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David's Plea: Psalm 55

Comfort in Hard Moments  •  Sermon  •  Submitted
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At St Georges we want to work steadily through the whole Bible in our preaching. That means over time we’ll cover the hard to accept, the hard to understand, the hard to relate to parts of the Bible, as well as the easy.
Over time, that will give us confidence in God’s word, as we’ve considered it all, and seen how it holds together, why it’s there. That will give us appreciation for all that God has said, and why he’s said it. And as we do so, we’ll hear God’s agenda not ours, for we preach the whole Bible, not our selected bits. Today, we read Psalm 55, you may have noticed, some of it is hard to relate to, perhaps hard to accept. I’m talking especially of verse 15, where David prays
Psalm 55:15 NIV (Anglicised, 2011)
Let death take my enemies by surprise; let them go down alive to the realm of the dead, for evil finds lodging among them.
It’s really a curse on his enemies. And we can find this hard to relate to . For if we’ve been around the Bible, we’ll know Jesus was against cursing our. in Matthew 5:43, he said,
Matthew 5:43–44 NIV (Anglicised, 2011)
‘You have heard that it was said, “Love your neighbour and hate your enemy.” But I tell you, love your enemies and pray for those who persecute you,
We might remember that Paul teaches in Romans 12:14
Romans 12:14 NIV (Anglicised, 2011)
Bless those who persecute you; bless and do not curse.
So we have this challenge today, how to integrate Scripture with Scripture. But not just an intellectual challenge, it’s an emotional one too. For most of us have never been in the kind of situation David is in, in this psalm. Where David has been betrayed by a close friend, who is now his enemy, so he David now fears for his very life. So he can say in verse 12,
Psalm 55:12 NIV (Anglicised, 2011)
If an enemy were insulting me, I could endure it; if a foe were rising against me, I could hide.
Psalm 55:13 NIV (Anglicised, 2011)
But it is you, a man like myself, my companion, my close friend,
Psalm 55:14 NIV (Anglicised, 2011)
with whom I once enjoyed sweet fellowship at the house of God, as we walked about among the worshippers.
It’s this betrayal has led to his fear of death, verse 4
Psalm 55:4 NIV (Anglicised, 2011)
My heart is in anguish within me; the terrors of death have fallen on me.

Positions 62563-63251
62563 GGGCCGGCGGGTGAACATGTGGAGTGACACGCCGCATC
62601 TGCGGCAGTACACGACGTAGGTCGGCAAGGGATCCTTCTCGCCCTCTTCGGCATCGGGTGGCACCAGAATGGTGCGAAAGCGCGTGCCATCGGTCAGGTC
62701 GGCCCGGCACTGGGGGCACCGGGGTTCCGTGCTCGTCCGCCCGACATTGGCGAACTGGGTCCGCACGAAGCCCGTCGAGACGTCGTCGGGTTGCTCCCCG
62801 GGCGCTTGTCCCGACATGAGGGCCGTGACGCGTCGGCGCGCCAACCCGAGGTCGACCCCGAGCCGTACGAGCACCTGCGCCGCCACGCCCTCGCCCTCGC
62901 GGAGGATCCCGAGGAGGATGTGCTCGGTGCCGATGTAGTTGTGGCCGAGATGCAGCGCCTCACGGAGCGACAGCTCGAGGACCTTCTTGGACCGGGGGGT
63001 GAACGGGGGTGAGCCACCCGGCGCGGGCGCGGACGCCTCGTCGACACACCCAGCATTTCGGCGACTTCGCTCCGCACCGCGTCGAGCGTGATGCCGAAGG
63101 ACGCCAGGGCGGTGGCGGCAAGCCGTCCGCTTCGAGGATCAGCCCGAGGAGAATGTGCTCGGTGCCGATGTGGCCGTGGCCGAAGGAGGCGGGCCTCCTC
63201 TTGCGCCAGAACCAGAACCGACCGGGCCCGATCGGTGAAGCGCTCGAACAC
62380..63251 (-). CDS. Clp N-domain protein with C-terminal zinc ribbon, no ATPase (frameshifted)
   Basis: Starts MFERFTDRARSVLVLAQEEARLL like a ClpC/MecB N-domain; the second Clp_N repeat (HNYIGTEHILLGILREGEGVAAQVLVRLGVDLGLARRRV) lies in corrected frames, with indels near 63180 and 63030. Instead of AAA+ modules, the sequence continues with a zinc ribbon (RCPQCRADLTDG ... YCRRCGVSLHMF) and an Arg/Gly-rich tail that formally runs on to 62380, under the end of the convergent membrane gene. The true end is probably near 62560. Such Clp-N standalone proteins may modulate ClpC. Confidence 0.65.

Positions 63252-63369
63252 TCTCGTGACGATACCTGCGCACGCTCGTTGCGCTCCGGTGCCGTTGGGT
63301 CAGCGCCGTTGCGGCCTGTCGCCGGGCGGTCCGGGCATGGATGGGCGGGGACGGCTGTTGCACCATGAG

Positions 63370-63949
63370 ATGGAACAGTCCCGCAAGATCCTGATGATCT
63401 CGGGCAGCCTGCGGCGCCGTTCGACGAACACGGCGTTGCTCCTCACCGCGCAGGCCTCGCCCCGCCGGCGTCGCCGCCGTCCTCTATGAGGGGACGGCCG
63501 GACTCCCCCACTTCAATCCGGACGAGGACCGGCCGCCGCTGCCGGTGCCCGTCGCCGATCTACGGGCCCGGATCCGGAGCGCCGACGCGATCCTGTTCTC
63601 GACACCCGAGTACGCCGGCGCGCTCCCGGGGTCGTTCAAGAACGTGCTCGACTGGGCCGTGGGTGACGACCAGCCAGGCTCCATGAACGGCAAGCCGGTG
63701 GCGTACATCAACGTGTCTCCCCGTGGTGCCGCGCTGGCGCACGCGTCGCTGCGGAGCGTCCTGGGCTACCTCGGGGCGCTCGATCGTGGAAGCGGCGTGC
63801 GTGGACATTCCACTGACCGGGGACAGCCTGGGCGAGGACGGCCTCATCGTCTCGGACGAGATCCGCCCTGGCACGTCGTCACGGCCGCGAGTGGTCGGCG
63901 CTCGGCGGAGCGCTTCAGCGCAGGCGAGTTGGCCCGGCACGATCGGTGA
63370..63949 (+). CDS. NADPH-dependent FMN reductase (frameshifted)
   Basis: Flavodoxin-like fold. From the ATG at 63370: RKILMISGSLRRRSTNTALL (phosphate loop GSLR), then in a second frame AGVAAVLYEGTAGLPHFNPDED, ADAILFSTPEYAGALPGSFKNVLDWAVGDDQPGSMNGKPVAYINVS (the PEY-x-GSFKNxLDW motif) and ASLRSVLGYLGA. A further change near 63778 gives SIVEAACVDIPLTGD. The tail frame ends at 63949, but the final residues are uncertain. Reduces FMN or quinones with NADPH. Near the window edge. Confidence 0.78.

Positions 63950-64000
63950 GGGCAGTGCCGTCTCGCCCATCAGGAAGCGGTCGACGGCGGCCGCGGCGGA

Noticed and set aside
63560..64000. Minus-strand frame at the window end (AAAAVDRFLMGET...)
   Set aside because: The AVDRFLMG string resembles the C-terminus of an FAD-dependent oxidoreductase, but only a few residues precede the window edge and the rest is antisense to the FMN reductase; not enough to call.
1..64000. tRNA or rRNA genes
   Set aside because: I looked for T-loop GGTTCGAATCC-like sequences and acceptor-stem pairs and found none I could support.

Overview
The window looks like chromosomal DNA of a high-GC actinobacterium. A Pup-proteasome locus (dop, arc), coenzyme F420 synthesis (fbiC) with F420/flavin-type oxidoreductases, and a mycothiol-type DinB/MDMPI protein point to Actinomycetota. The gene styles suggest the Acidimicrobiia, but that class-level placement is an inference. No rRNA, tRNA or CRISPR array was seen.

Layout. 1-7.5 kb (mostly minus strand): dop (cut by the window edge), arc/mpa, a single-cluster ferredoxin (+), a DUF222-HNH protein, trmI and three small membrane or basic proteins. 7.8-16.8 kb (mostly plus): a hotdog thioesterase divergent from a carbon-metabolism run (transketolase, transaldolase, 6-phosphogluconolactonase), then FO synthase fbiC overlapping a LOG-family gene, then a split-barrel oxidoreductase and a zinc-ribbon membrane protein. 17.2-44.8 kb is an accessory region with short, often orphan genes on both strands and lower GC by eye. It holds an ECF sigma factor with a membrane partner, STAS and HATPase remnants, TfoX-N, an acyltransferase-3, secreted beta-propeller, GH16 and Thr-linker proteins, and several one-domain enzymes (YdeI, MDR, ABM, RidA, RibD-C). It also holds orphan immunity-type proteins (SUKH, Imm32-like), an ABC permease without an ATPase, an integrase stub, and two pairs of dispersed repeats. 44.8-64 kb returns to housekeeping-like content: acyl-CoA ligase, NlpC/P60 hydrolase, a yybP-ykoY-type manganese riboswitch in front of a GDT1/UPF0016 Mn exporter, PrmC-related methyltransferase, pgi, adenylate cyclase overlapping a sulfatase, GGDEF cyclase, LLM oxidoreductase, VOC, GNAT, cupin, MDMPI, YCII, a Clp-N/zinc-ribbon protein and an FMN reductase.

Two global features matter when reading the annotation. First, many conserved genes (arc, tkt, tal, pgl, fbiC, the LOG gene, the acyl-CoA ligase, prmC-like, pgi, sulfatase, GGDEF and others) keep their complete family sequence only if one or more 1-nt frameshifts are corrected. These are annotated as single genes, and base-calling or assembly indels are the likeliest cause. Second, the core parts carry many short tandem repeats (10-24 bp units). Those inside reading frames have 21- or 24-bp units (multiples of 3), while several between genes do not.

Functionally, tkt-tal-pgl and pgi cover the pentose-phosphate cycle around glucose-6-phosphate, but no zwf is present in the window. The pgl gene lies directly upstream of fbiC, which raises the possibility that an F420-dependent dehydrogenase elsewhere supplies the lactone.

And most of us have never faced this, genuine fear of death because of a betrayal. But it’s still good that we study it. For we are called to empathy with others, there are those around the world and, yes some in our church, yes many Christians, who will feel connection with David’s circumstances here. And our Lord Jesus had similar circumstances, so it is worth our focus. As we come today to the second week of four series on our comfort in hard moments.
But to get us into this headspace for it, I want to read you a troubling story. From an organisation called Open Doors. The content is a little distressing. The title is, this is what your faith can cost you in India:
This is what your faith can cost you in India
(Open Doors)
When Preetha* woke up, the first thing she felt was pain – pain all over her body. Slowly her eyes adjusted. A bright light buzzed above her. The smell of disinfectant filled the room. She was in a hospital. She knew this might happen.
Preetha was visiting a woman from church, Vinita*. Vinita’s husband was at work, but she had their baby girl with her. Preetha and Vinita prayed together, drank tea, and took turns holding the baby. Then Preetha heard a commotion outside, as though a mob was surrounding the house. “Where are the Christians?” she heard one man yell. Suddenly, a group of men barged through the door. Within seconds they filled the small house.
It seemed to happen so fast. The mob started smashing everything in sight. Preetha watched in horror as one of them grabbed Vinita’s baby and threw her on the ground. Preetha rushed forward to pick her up, but one of the men caught Preetha by the arm. He was holding a metal rod and lifted it high above her head. Preetha held up her hand to try and stop the blow. Then everything went dark.